Showing posts with label Fiesta. Show all posts
Showing posts with label Fiesta. Show all posts

Wednesday, November 17, 2010

Ford Enters the Sarcastic Electronic Greeting Card Industry

If you are not familiar with, checkout the site now. It's a brilliant site that takes a sarcastic stab at the greeting card industry.

Ford has become the first automotive company to sponsor someecards eCards. The Fiesta launch gives Ford a youth oriented product where it can have some fun with its media communications. Two eCards are now available on the site that feature automotive messaging along with a "Sponsored by 2011 Ford Fiesta" label. It's a playful way to have some fun with the product and tap into the existing viral success of the someecards website.

The Ford Fiesta sponsored eCards are accompanied by a couple banner advertisements from the Fiesta campaign to help strengthen the alignment with the vehicle's marketing goals to drive consumers to the shopping site.

Monday, September 6, 2010

DC Shoes Gymkhana has Its Matrix Revolutions Sequel

I have enjoyed the Gymkhana series from DC Shoes featuring its co-owner Ken Block. In fact, in my best of 2009 Gymkhana 2 made the list. Unfortunately, Gymkhana 3 - the first to feature the new Ford Fiesta - is a sad sequel. There are no amazing moments, the car is a sad prop, the Ford logo gets its moment across a couple pairs of silicone mounds and there's enough black lighting to satisfy any college stoner's decorating needs.

Now to be fair this is Part I: The Music Video Infomercial alluding to the hope something great may come in a future part of Gymkhana 3, but starting out this way is no way to build interest for future episodes.

Gymkhana 1 was amazing. Gymkhana 2 kept it interesting and had a few great moments. This however is just sad. This is Gymkhana's Matrix Revolutions.

Nothing is really wrong with the rap by Cool Kids and the video is well shot, but it lacks any of the appeal or the fascination from the other Gymkhana videos and the Fiesta doing the electric slide in a few frames doesn't help.

One YouTube reviewer sums it quite well, "less rapping, more driving."

Perhaps all of this is to make the shoes and clothing more the star than the car, since this is an ad for DC not Ford and, if that is the case, the production team has done its job. They've turned the cool automotive lust of Gymkhana into a clothing commercial.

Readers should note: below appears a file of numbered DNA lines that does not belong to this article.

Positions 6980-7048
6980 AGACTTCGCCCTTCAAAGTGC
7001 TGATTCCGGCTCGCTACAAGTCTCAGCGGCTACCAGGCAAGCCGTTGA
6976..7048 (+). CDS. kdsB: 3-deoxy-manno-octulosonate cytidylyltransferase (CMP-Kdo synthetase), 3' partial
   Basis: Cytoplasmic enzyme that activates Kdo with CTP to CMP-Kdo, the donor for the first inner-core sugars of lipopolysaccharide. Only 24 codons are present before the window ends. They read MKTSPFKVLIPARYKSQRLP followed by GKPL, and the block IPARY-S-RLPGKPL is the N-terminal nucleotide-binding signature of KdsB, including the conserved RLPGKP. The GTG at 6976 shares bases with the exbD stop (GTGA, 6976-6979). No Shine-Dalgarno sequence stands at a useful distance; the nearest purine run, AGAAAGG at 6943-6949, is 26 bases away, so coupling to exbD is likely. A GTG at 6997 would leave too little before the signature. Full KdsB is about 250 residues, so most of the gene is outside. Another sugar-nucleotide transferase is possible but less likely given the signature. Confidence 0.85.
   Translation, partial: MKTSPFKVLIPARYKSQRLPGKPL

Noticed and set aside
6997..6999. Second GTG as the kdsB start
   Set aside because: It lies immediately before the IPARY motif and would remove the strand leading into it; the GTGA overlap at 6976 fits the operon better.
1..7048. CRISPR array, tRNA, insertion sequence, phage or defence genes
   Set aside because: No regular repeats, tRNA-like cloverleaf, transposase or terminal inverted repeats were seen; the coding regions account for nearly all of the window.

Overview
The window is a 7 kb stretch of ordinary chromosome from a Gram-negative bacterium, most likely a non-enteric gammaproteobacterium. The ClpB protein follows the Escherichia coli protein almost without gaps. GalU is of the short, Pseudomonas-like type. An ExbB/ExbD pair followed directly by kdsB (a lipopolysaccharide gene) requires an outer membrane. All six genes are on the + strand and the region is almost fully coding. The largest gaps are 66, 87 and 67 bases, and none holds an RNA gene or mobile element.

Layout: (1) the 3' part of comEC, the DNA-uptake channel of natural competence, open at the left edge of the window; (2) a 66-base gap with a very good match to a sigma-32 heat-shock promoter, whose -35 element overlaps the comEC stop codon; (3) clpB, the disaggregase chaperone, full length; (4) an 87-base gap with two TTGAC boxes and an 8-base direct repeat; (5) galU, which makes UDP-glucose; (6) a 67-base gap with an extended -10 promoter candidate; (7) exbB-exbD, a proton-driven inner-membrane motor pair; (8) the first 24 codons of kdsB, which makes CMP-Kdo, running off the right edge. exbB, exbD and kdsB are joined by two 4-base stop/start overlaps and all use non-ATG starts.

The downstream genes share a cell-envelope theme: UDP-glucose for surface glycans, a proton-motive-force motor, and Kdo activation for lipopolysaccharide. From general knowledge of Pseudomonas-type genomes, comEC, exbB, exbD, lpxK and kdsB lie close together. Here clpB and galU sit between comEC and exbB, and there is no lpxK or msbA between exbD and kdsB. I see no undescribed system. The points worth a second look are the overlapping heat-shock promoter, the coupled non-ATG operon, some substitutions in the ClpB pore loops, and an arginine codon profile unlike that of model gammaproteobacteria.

Tuesday, July 14, 2009

MINI E Ignored on the Street But Not Online

The MINI E is “an experiment of sorts”, according to MINI’s own website. 500 people were given the opportunity to lease a fully electric MINI E for $850/month for 12 months where the cars are undergoing a real-world experiment. The field trial was limited to only California, New York and New Jersey dealers.

Like most experiments, some things go according to plan and some do not. From USA Today, one owner had a major glitch. “The car's motor shut down on his wife, Suzanne, while she was driving on the freeway, apparently having overheated. The car restarted a few minutes later.”

The idea of getting vehicles into consumers hands is an admirable one and one that will help BMW, who owns MINI, get a solid understanding of the challenges involved with supporting an electric vehicle (EV) product.

A Hurried Experiment?

Some wonder though if MINI rushed their experiment. BMW had to meet a hard date to obtain the important California Air Resources Board (CARB) credits earned from a Zero Emissions Vehicle (ZEV). To meet this date, it seems the vehicle wasn’t ready for primetime and some bad press has ensued around two key EV topics: vehicle mileage range and charging time.

It was taking a full day for MINI E owners to charge their new cars due to some issues with the 120-volt cable that comes with the car. Estimated charging time was supposed to be in the 4-hour range.

Estimated range on the vehicle was 156 miles when released, but MINI USA has been re-stating the range as 100 miles. Some owners are of course seeing lower or slightly higher mileage ranges, but well below the initial estimate of 156.